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Cage fighting matches pit ‘man against man’

Saturday, September 22, 2007 | 9:35 p.m. CDT; updated 10:46 p.m. CDT, Monday, July 21, 2008
Ring referee Ron Cook pulls apart Mike Dey and Michael Johnson during the sixth fight at the Battle at The Blue Note III on Friday. The event featured 11 rounds of amateur cage fights.

The battle at The Blue Note III on Friday night was 11 fights, four titles, two ring girls, one ejection, a little blood and a massive amount of intensity.

The main event

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Roy Babcock — hood up, reclined on a couch in the basement of The Blue Note and surrounded by his teammates — tried to stay calm four hours before the welterweight title fight against Will Burns.

“You’ve got a million things running through your mind,” Babcock said. “Try to push out the crap. You’ve got a million what-ifs.”

At fight time, Babcock solemnly strode to the cage and jumped his way to the blue corner. Burns kept his headphones on until he entered the cage.

It was an even matchup, punctuated by the collective oohs and aahs of the crowd. With each pain-inflicting blow, the crowd groaned sympathetically. With each textbook choke hold or well-executed strike, the crowd roared with admiration and energy.

At one point, Babcock overpowered Burns, attempting a rear naked choke, a move that looks like a couple cuddling — painfully — in the spoon position. Burns worked hard to turn it around, and with seconds left, fought to end the second round on top.

Burns defeated Babcock in three rounds by a split decision.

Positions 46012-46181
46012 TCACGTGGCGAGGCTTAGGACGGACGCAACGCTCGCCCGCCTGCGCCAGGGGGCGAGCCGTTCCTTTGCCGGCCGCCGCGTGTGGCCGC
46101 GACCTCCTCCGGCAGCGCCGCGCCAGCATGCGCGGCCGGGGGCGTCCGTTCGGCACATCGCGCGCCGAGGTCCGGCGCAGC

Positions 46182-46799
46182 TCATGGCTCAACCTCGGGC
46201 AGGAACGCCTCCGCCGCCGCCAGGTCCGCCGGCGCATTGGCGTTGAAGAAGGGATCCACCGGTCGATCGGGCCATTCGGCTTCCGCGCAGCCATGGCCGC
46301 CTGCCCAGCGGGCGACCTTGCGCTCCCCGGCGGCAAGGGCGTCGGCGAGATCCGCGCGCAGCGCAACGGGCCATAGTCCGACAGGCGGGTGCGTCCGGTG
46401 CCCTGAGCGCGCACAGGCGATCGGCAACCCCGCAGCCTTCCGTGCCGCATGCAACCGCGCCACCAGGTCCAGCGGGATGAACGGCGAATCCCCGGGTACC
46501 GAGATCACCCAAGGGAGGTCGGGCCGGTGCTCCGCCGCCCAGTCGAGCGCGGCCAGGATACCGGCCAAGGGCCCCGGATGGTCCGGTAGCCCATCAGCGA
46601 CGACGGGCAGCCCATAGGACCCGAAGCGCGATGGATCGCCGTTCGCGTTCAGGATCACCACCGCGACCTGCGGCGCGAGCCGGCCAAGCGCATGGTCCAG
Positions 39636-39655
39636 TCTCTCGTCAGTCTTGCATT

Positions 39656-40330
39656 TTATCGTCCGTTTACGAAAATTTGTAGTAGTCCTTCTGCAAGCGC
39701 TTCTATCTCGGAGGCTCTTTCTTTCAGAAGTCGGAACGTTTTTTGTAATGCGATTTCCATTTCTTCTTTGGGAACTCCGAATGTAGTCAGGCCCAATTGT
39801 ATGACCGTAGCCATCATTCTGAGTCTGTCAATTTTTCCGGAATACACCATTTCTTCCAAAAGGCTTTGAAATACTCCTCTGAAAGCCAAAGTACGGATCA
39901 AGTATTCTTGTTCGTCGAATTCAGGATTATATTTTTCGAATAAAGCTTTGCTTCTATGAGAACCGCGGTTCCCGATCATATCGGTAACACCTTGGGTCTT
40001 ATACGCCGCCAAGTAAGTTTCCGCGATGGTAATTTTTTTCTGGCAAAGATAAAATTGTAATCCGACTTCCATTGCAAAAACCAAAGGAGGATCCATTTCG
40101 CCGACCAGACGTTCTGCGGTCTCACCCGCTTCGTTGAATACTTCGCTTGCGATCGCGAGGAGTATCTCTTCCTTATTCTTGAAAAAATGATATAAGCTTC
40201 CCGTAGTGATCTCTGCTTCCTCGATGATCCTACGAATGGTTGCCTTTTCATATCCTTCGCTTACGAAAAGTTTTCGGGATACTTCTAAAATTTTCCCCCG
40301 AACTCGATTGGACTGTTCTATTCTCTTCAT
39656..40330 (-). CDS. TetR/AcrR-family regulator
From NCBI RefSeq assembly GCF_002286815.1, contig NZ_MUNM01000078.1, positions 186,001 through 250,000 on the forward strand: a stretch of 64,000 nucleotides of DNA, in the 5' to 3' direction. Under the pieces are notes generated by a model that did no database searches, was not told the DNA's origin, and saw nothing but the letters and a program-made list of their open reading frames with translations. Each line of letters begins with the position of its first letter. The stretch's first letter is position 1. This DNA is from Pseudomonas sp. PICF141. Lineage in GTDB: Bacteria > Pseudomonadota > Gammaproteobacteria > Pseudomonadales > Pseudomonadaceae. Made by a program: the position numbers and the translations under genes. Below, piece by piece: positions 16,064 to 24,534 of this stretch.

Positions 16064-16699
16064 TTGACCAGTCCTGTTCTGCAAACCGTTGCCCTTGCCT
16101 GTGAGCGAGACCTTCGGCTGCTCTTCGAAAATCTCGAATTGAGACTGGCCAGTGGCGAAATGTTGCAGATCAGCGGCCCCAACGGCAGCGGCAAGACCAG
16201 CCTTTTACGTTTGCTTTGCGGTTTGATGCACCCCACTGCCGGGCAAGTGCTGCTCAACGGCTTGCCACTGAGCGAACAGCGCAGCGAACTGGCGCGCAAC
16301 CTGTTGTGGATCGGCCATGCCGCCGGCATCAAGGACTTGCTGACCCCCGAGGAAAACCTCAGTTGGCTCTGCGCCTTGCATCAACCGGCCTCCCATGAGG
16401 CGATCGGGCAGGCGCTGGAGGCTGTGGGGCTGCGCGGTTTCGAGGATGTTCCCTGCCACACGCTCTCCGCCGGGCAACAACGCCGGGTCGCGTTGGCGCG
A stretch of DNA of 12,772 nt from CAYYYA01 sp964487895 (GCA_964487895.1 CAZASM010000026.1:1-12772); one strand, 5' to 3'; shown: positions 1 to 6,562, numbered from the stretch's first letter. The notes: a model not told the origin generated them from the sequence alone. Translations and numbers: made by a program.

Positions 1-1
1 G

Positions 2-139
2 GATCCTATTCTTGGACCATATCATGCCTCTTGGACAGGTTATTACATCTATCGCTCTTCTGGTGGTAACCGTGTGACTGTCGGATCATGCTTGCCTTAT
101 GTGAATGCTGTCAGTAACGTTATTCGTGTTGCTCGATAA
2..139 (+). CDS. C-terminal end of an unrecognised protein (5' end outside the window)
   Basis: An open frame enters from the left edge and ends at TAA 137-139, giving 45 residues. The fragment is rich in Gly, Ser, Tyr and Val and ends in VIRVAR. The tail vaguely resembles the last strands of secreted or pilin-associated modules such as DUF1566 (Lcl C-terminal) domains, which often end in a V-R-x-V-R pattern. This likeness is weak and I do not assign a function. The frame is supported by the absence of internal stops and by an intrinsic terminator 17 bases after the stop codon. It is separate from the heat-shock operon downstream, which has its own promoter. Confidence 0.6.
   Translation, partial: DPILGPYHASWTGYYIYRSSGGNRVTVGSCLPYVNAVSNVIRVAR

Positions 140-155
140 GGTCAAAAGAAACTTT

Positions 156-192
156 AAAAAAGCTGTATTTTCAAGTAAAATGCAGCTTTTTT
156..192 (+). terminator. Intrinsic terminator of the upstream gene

Bloodthirsty

As Babcock and the other fighters psyched up, fans lined up at the doors in anticipation. According to The Blue Note box office, 300 of the 533 tickets available were bought in advance. Fans also showed up on fight night to buy tickets at the door.

Suzi Shiverdecker, 22, and her date, Devin Benke, 21, wanted action.

“I hope to see some good fights,” Shiverdecker said. “I want to see them go all the way, and that last round, you just get the adrenaline rush hoping something will happen.”

“I hope to see blood, teeth, broken bones, hospitalizations, reconstructive surgery. Or moves pulled off, done perfectly,” Benke said.

Richard Craig, 26, watches cage fighting on TV, but this was his first live fight. Craig shelled out $45 to sit at a table about 30 feet from the cage.

“It’s reminiscent of gladiator days: man against man,” he said.

Many people in the crowd came out in support of family and friends.

Michael Johnson of the Springfield Fight Club beat Mike Dey in the welterweight division. Michael’s mom, Therese Johnson, other family members and an army of high school friends showed up to support him.

“At first I didn’t like it,” Therese said. “But it keeps him focused and off the streets.” She rooted for him to win, but not to hurt anyone.

As Therese watched her son force Dey to tap out during an arm crank, she pumped her fists in the air and yelled. She blew kisses when the referee raised Michael’s hand in triumph. Michael’s brother, Alvis, jumped from the crowd up onto the cage in victory.

More than a fight

Inexperienced fighters were desperate and anxious in the cage, wanting to strike first and fast, while veteran fighters concentrated, making calculated moves. Fighters like Babcock and Burns prove that cage fighting is about technique, control and endurance — things that take time and training to perfect. It’s not about violence and blood.

Respect and camaraderie are also vital parts of the sport. At the end of every fight, competitors embrace before and after a winner is announced. Backstage, minutes after pummeling each other, they mingle and share a laugh.


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